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ArkieNewbie

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About ArkieNewbie

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  • Location
    Paragould, AR
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    Learning everything I can

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    Just a beginner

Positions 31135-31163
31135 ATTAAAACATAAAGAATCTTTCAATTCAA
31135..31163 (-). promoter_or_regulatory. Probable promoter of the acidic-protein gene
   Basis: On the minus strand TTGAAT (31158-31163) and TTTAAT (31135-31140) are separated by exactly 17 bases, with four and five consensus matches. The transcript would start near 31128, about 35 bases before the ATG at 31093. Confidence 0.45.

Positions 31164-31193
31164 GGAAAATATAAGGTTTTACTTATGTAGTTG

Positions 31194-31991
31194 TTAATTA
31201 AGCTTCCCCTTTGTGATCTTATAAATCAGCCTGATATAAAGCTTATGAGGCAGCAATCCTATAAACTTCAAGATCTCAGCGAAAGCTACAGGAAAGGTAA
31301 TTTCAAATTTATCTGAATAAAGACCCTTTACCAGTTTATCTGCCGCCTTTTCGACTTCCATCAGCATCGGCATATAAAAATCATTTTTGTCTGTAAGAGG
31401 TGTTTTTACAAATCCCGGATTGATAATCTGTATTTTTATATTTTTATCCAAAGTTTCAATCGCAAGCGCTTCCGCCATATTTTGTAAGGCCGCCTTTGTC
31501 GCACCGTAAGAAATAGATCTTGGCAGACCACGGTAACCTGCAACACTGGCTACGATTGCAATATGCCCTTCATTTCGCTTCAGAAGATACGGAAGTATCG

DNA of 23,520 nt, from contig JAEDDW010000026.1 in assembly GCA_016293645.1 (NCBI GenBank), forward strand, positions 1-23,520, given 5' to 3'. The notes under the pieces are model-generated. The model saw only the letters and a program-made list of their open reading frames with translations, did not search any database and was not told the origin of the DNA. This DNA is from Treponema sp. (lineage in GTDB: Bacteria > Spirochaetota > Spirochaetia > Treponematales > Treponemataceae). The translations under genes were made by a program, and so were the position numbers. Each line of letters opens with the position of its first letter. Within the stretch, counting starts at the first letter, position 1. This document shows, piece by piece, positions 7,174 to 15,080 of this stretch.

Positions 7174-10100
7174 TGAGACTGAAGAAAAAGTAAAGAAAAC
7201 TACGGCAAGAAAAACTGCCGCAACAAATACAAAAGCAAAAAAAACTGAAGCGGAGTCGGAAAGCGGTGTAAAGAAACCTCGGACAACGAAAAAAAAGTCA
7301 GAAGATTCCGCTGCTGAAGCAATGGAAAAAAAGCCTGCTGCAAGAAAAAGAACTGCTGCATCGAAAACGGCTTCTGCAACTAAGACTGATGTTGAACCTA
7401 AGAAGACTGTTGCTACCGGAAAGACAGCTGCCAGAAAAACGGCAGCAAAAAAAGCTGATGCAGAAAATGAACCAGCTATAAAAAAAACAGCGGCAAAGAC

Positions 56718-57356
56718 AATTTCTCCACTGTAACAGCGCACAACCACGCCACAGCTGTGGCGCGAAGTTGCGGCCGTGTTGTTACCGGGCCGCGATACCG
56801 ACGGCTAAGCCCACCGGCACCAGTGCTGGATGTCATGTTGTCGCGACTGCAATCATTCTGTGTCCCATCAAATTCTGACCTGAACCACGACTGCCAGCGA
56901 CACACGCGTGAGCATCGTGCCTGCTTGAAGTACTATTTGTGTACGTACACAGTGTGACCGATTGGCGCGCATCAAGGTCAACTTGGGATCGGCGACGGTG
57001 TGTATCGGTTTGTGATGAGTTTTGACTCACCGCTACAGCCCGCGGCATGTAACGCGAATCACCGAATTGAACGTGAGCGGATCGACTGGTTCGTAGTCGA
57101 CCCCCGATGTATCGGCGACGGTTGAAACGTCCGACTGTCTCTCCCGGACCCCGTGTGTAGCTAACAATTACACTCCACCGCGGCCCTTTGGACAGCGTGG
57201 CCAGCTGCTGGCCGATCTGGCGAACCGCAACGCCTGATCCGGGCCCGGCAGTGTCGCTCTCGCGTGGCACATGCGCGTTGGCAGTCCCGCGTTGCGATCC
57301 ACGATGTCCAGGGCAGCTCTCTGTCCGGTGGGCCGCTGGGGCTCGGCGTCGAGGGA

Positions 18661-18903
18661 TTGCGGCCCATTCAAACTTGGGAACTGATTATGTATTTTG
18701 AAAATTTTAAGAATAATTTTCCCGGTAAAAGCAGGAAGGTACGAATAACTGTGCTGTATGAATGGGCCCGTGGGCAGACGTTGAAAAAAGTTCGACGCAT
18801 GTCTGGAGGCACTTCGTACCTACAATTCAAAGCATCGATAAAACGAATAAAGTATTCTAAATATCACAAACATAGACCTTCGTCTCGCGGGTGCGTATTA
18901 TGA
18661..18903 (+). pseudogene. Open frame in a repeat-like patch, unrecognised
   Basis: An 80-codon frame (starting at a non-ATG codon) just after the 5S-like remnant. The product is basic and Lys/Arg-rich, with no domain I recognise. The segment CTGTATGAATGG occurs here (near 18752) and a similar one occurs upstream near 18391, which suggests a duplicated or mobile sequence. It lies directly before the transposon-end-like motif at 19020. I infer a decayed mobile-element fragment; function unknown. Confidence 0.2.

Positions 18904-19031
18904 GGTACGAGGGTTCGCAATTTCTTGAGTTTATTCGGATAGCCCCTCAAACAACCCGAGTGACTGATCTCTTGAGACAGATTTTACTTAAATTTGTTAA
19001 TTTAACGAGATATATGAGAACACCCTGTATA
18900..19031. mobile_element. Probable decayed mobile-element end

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  1. Let me preface everything that follows with this, I have no idea what I am talking about and only know what I've read on websites as it relates to sewing machines. I am starting my research process for purchasing my first sewing machine. The number of options are just as daunting as the prices. I make a wide variety of things. I like to make belts, wallets, journal covers, and laptop bags. The only thing that I want to do that I haven't done yet is cover hat bills with leather and also doing leather patches on hats. I've read enough on here to know that one machine will not be the best for all of these things but unfortunately I am limited by budget and space to one machine for now. From my research I am drawn to the Cowboy CB3200, the Consew 206RB-5, Consew 1206RB-1, the Sailrite Fabricator, and the Cobra Class 20. I like the cylinder arm prospects of the CB3200 and figure it would be a necessity for hat patches. Am I looking in the right direction? Are there other machines to consider? Thanks in advance for your help and input! https://www.sailrite.com/Sailrite-Deluxe-Fabricator-Sewing-Machine-Package https://www.springfieldleather.com/Sewing-Machine-Cobra-Class20 https://www.tolindsewmach.com/cb3200.html https://www.tolindsewmach.com/consew-206rb.html https://www.tolindsewmach.com/consew-p1206rb.html